- Psychological Science in the Public Interest 11/2008; 9(2). DOI:10.1111/j.1539-6053.2009.01035.x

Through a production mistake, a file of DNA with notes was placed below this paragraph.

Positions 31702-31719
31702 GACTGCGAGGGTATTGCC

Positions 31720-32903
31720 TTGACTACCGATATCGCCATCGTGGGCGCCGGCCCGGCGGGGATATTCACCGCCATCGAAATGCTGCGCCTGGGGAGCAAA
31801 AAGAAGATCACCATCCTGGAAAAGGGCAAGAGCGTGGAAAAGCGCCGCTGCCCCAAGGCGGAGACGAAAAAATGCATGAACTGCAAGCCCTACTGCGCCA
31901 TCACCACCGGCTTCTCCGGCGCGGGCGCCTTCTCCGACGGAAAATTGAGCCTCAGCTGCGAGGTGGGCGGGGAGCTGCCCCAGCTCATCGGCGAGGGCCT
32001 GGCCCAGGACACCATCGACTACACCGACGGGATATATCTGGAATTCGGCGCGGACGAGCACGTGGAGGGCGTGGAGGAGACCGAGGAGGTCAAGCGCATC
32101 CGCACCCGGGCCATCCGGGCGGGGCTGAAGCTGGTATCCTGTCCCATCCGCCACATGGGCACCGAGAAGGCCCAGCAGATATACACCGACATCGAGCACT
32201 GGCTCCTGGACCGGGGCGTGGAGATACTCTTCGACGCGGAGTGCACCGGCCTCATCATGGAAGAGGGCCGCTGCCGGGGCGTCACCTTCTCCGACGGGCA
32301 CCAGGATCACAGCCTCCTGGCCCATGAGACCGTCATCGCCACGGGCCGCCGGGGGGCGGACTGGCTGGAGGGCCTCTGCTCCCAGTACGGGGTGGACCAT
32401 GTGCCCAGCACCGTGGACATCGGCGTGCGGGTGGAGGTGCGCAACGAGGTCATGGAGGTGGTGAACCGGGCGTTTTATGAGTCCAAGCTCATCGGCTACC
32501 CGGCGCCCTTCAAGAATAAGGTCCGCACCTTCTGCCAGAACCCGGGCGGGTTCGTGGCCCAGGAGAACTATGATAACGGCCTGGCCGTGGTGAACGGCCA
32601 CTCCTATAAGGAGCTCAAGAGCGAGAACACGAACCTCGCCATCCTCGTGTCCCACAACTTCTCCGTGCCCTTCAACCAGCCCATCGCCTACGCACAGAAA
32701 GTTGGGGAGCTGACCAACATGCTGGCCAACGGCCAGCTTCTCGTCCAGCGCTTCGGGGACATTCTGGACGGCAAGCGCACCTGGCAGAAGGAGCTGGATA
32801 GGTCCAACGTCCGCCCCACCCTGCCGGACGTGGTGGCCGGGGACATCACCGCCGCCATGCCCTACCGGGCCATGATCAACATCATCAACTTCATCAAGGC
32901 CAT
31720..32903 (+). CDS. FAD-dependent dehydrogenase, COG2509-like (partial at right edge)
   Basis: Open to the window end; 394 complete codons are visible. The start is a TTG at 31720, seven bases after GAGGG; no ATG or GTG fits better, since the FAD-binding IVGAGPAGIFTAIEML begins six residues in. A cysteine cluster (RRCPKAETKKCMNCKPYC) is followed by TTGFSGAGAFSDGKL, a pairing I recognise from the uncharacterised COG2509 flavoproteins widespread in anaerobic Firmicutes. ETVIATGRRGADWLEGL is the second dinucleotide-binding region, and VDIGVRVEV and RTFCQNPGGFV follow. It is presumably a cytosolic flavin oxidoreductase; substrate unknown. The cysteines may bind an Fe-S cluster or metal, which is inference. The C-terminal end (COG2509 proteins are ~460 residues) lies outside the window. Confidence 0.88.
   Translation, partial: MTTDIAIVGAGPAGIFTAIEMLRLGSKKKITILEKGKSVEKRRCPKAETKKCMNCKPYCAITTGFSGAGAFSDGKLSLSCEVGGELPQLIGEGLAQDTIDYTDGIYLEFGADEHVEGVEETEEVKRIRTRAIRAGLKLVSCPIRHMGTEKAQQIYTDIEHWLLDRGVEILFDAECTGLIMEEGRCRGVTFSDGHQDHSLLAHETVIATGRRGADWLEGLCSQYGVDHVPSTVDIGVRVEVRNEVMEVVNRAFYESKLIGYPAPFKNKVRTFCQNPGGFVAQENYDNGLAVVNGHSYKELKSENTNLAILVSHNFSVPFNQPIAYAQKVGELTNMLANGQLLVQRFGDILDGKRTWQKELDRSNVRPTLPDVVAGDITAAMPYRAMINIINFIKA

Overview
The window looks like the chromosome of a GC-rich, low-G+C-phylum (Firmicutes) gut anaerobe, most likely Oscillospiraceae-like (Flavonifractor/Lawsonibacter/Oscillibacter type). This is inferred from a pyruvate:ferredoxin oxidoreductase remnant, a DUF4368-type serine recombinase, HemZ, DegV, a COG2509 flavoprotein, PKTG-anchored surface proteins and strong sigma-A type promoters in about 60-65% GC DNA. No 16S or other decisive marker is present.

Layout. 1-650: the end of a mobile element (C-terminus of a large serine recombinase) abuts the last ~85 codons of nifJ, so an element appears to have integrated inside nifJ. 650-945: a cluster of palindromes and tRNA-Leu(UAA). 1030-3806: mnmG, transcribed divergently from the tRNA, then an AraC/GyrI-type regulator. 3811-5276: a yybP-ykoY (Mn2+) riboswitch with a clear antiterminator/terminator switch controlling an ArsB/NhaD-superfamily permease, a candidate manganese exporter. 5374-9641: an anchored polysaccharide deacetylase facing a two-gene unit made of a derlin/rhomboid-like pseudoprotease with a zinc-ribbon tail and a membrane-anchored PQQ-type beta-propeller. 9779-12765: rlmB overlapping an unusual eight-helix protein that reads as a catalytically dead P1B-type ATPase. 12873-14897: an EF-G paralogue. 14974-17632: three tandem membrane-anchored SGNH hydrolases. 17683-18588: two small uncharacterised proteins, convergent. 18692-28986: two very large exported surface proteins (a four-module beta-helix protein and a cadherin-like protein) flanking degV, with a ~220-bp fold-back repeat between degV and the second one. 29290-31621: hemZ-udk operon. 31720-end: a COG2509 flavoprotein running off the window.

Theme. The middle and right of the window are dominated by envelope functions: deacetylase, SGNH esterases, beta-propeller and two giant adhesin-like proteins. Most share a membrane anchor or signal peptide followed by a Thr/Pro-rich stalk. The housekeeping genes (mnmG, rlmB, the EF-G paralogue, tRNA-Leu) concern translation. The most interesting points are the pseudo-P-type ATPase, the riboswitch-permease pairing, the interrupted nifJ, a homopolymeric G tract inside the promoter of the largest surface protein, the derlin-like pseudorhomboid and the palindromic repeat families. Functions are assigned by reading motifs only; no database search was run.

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ABSTRACT: Few would disagree that evidence from clinical research should be brought to the bedside in an efficient and equitable manner. Unfortunately, this common agreement does not result in practice change at the bedside where delayed and variable implementation is common. Recognition of this gap has resulted in a new discipline called implementation science that seeks to understand the reasons for slow adoption of clinical therapeutics and to discover effective strategies that accelerate practice change. This article reviews implementation theory and strategies and their effectiveness and relevance to critical care. The absence of a proven effective framework for implementing clinical practice change has resulted in a patchwork of interventions in ambulatory and acute care medicine. There is an increasing appreciation that interventions should be undertaken only after careful, theory-based examination of the source and strength of the evidence, the organizational and professional context in which the change will be made, and the availability of facilitating methods. Barriers to implementing sepsis management programs have been identified and, in some cases, overcome. Changing clinical practice is sometimes as difficult as the basic science and clinical trials work that led to the discovery of beneficial therapies. Investigators are now beginning to develop and test more theory-based implementation models that are relevant to the clinical environment. A proportion of the resources used in developing an ICU guideline or protocol must be dedicated to the implementation strategy for successful adoption. ICUs are ideal organizations to test new approaches in implementation science. Intensive care professionals should insist that their practice environment have both a culture that is supportive of adopting new practices and adequate resources to implement them into patient care.Current opinion in critical care 09/2008; 14(4):460-5. DOI:10.1097/MCC.0b013e3283079eb5 · 3.18 Impact Factor